IT has become treacherous and dangerous. That is how satirically, if obliquely, Archbishop Oscar Cruz describes the latest State of the Nation Address (SONA) in his blog, pointing to deployment of the hundreds of policemen, contingents of the Armed Forces geared for battle and throngs of street rallies and protest actions. Because, come to think of it, why prepare for a literal battle ground if all is well—if nothing is really treacherous and dangerous?
And it makes more sense when the Archbishop adds: “Since 2001, the State of the Nation Address has always been great in words but puny in realities—earning prepared claps in the bubble house called Congress while getting many and loud insults outside in the real world.”
But sincerely, one may perhaps understand how difficult it must be to deliver a SONA when everything is in shambles. That is why some radio commentators understandably just settled talking about the latest fashion of the ladies in Congress during the SONA, their designers, hairdressers and make-up artists for lack of sensible content. This is kind of reminiscent of martial law when well-meaning people busied themselves talking about the games of PBA to conveniently drown themselves of stark and painful realities.
But as if our burdens of the day are not enough, here comes the issue of the Reproductive Health Bills being pursued in congress. One knows, of course, that there are more to this that meets the eye. Basically, this is maneuvered by global agenda to decelerate the population of poor countries, especially non-white nations, in the guise of development. There is nothing substantially wrong with it except that, and more so in fact, demographic goals or rather the pursuit of it infringes on morals, human rights and, believe or not, imperialism.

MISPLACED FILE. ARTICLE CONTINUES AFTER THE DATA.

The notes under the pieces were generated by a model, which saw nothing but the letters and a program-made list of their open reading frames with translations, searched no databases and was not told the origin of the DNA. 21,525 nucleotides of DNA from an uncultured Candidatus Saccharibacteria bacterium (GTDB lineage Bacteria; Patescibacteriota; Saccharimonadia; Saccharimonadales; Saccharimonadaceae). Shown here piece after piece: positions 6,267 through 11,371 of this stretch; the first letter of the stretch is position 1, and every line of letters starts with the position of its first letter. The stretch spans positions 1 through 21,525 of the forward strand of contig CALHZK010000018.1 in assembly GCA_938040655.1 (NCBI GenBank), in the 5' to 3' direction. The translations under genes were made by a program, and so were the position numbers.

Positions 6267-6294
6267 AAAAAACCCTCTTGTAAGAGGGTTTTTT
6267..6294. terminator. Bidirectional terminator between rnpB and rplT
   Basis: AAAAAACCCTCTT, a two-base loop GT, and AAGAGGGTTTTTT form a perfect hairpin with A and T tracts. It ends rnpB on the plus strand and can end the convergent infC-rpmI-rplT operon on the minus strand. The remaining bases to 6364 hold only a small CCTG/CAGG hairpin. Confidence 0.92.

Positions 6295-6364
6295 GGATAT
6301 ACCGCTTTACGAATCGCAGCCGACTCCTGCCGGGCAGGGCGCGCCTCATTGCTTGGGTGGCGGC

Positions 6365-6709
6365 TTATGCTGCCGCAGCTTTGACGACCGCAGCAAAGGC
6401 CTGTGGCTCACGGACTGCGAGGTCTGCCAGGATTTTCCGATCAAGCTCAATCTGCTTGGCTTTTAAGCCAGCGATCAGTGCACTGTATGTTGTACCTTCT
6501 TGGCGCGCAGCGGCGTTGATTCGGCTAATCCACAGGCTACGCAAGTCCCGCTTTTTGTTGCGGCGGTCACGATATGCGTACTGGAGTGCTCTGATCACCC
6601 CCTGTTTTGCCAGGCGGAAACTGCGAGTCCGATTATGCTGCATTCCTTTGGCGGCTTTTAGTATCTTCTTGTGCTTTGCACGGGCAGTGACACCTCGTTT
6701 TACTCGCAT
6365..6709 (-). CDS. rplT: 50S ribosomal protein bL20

Morals because, obviously, this will entail eventually murdering defenseless fetuses; human rights, because the so-called “reproductive rights” are actually accomplished ironically through a systematic violation of the rights of the unborn; and, imperialism because its operational agenda is dictated by global institutions that finances heavily in political lobbies, massive media campaign and the subtle establishment and support of people’s organizations that work on the grassroots—and even within the parameters of churches.
These well-fed and well-funded people’s organizations that call themselves pro-quality of life advocates (there is one that questionably even hold office in Congress—how did they do that?— to make sure that lobby funds roll tactically according to the scheme) have been relentlessly attacking the bishops for crusading against these bills now pending in Congress. They call the bishops liars by spreading disinformation (really?), irresponsible for withholding communion to public sinners, and arrogant for not attending to the plight of the masses who are suffering in poverty because of over population. Because money is thicker than water, these tirades from such organizations are understandable. And nobody should judge them for that in the face of pitiful the Philippine economy that drives people to do even the awkward and the impossible.
But what is sorely pitiful is their blurb that the cause poverty in the Philippines is overpopulation. This myth is false and heavily worn-out, even Mang Ando down the street, who knows about anomalies and corruption in government, does not believe this anymore. It is like blaming the hunger of children on themselves while their father is out gambling and drinking or junketing.